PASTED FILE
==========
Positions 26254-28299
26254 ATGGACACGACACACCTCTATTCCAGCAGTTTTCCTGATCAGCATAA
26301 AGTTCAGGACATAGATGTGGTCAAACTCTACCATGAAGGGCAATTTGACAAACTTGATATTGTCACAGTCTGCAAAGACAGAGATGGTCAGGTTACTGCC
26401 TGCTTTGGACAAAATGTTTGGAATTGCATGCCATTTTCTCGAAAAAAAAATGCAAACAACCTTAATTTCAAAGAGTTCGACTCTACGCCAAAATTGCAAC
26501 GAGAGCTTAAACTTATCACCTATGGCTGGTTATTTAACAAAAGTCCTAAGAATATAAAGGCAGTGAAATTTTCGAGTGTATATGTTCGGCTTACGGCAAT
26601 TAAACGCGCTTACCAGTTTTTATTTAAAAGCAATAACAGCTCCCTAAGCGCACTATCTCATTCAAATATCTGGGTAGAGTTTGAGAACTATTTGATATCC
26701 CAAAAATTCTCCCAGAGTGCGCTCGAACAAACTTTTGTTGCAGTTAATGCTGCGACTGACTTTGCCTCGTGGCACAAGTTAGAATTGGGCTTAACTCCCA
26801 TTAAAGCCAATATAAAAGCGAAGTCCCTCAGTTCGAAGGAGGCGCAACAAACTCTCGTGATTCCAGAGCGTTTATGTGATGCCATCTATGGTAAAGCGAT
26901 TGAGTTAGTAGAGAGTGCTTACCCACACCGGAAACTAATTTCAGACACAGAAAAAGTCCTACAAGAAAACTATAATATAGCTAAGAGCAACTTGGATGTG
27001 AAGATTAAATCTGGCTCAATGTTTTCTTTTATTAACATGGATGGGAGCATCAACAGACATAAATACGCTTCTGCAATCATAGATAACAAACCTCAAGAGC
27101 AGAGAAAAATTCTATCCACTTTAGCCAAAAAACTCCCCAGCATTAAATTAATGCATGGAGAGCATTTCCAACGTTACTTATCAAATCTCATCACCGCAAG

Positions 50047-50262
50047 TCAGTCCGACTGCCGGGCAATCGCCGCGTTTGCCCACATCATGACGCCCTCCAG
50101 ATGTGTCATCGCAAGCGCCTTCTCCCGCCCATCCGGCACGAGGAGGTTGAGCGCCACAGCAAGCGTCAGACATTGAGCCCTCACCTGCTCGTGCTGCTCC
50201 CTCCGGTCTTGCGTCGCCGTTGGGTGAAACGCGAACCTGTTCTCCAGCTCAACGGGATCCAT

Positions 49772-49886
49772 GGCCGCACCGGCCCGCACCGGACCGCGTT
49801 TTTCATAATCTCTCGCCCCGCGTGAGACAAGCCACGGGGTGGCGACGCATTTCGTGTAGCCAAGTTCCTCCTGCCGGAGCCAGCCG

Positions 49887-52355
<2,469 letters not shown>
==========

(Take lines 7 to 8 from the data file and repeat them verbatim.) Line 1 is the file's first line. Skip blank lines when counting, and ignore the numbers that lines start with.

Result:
26701 CAAAAATTCTCCCAGAGTGCGCTCGAACAAACTTTTGTTGCAGTTAATGCTGCGACTGACTTTGCCTCGTGGCACAAGTTAGAATTGGGCTTAACTCCCA
26801 TTAAAGCCAATATAAAAGCGAAGTCCCTCAGTTCGAAGGAGGCGCAACAAACTCTCGTGATTCCAGAGCGTTTATGTGATGCCATCTATGGTAAAGCGAT